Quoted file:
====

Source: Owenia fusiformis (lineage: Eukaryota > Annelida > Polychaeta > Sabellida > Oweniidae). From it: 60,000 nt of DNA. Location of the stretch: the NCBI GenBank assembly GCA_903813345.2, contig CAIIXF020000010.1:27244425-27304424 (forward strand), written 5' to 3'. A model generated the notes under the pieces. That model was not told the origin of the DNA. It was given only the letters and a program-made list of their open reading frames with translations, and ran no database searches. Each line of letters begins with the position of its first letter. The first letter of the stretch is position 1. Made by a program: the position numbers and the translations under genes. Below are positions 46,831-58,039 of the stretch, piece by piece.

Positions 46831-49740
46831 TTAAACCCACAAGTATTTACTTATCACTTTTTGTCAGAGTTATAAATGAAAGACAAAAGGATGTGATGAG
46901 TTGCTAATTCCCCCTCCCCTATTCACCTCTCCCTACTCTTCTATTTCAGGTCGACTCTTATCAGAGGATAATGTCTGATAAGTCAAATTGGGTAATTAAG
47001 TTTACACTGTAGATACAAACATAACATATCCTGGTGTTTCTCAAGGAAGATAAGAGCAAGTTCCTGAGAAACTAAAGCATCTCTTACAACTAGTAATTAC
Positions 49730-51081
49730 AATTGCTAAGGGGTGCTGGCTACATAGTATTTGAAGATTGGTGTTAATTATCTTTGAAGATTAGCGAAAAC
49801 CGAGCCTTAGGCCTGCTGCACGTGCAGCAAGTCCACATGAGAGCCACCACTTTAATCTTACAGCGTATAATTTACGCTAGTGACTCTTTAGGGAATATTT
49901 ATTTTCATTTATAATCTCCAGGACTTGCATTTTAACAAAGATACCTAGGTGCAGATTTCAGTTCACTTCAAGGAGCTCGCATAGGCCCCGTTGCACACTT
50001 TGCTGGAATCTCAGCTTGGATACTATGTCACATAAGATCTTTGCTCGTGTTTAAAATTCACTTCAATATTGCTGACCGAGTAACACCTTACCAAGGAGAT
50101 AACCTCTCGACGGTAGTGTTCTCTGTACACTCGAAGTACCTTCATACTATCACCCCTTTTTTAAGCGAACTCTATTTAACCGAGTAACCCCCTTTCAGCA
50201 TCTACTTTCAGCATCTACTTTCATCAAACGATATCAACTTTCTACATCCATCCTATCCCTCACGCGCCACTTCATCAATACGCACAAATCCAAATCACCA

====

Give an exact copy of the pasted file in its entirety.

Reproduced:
Source: Owenia fusiformis (lineage: Eukaryota > Annelida > Polychaeta > Sabellida > Oweniidae). From it: 60,000 nt of DNA. Location of the stretch: the NCBI GenBank assembly GCA_903813345.2, contig CAIIXF020000010.1:27244425-27304424 (forward strand), written 5' to 3'. A model generated the notes under the pieces. That model was not told the origin of the DNA. It was given only the letters and a program-made list of their open reading frames with translations, and ran no database searches. Each line of letters begins with the position of its first letter. The first letter of the stretch is position 1. Made by a program: the position numbers and the translations under genes. Below are positions 46,831-58,039 of the stretch, piece by piece.

Positions 46831-49740
46831 TTAAACCCACAAGTATTTACTTATCACTTTTTGTCAGAGTTATAAATGAAAGACAAAAGGATGTGATGAG
46901 TTGCTAATTCCCCCTCCCCTATTCACCTCTCCCTACTCTTCTATTTCAGGTCGACTCTTATCAGAGGATAATGTCTGATAAGTCAAATTGGGTAATTAAG
47001 TTTACACTGTAGATACAAACATAACATATCCTGGTGTTTCTCAAGGAAGATAAGAGCAAGTTCCTGAGAAACTAAAGCATCTCTTACAACTAGTAATTAC
Positions 49730-51081
49730 AATTGCTAAGGGGTGCTGGCTACATAGTATTTGAAGATTGGTGTTAATTATCTTTGAAGATTAGCGAAAAC
49801 CGAGCCTTAGGCCTGCTGCACGTGCAGCAAGTCCACATGAGAGCCACCACTTTAATCTTACAGCGTATAATTTACGCTAGTGACTCTTTAGGGAATATTT
49901 ATTTTCATTTATAATCTCCAGGACTTGCATTTTAACAAAGATACCTAGGTGCAGATTTCAGTTCACTTCAAGGAGCTCGCATAGGCCCCGTTGCACACTT
50001 TGCTGGAATCTCAGCTTGGATACTATGTCACATAAGATCTTTGCTCGTGTTTAAAATTCACTTCAATATTGCTGACCGAGTAACACCTTACCAAGGAGAT
50101 AACCTCTCGACGGTAGTGTTCTCTGTACACTCGAAGTACCTTCATACTATCACCCCTTTTTTAAGCGAACTCTATTTAACCGAGTAACCCCCTTTCAGCA
50201 TCTACTTTCAGCATCTACTTTCATCAAACGATATCAACTTTCTACATCCATCCTATCCCTCACGCGCCACTTCATCAATACGCACAAATCCAAATCACCA